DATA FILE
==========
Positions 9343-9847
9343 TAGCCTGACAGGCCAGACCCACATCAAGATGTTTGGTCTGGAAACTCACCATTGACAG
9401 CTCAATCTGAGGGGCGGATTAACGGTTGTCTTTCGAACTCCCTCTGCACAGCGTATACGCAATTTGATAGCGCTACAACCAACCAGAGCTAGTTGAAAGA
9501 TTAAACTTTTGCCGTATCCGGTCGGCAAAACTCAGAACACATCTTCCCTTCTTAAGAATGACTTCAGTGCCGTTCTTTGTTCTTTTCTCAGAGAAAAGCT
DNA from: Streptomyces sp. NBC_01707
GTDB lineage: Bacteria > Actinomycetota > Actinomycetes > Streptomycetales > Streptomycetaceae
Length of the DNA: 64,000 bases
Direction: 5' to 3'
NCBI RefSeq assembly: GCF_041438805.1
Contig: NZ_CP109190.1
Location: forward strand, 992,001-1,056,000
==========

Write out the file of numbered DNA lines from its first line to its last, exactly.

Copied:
Positions 9343-9847
9343 TAGCCTGACAGGCCAGACCCACATCAAGATGTTTGGTCTGGAAACTCACCATTGACAG
9401 CTCAATCTGAGGGGCGGATTAACGGTTGTCTTTCGAACTCCCTCTGCACAGCGTATACGCAATTTGATAGCGCTACAACCAACCAGAGCTAGTTGAAAGA
9501 TTAAACTTTTGCCGTATCCGGTCGGCAAAACTCAGAACACATCTTCCCTTCTTAAGAATGACTTCAGTGCCGTTCTTTGTTCTTTTCTCAGAGAAAAGCT
DNA from: Streptomyces sp. NBC_01707
GTDB lineage: Bacteria > Actinomycetota > Actinomycetes > Streptomycetales > Streptomycetaceae
Length of the DNA: 64,000 bases
Direction: 5' to 3'
NCBI RefSeq assembly: GCF_041438805.1
Contig: NZ_CP109190.1
Location: forward strand, 992,001-1,056,000